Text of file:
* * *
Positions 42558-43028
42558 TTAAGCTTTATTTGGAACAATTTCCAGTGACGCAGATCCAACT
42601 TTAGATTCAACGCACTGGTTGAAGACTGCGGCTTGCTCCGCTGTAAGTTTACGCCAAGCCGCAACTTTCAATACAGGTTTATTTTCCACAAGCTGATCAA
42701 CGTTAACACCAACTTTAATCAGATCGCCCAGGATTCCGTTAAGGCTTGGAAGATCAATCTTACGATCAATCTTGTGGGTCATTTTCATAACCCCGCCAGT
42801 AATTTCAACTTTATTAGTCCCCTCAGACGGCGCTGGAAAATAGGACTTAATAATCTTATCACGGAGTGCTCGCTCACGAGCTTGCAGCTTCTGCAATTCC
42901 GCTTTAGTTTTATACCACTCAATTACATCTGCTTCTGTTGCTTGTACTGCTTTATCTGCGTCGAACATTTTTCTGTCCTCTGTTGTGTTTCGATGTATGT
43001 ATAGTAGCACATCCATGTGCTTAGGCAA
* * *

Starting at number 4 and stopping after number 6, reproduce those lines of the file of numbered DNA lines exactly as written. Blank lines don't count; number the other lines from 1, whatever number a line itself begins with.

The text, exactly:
42701 CGTTAACACCAACTTTAATCAGATCGCCCAGGATTCCGTTAAGGCTTGGAAGATCAATCTTACGATCAATCTTGTGGGTCATTTTCATAACCCCGCCAGT
42801 AATTTCAACTTTATTAGTCCCCTCAGACGGCGCTGGAAAATAGGACTTAATAATCTTATCACGGAGTGCTCGCTCACGAGCTTGCAGCTTCTGCAATTCC
42901 GCTTTAGTTTTATACCACTCAATTACATCTGCTTCTGTTGCTTGTACTGCTTTATCTGCGTCGAACATTTTTCTGTCCTCTGTTGTGTTTCGATGTATGT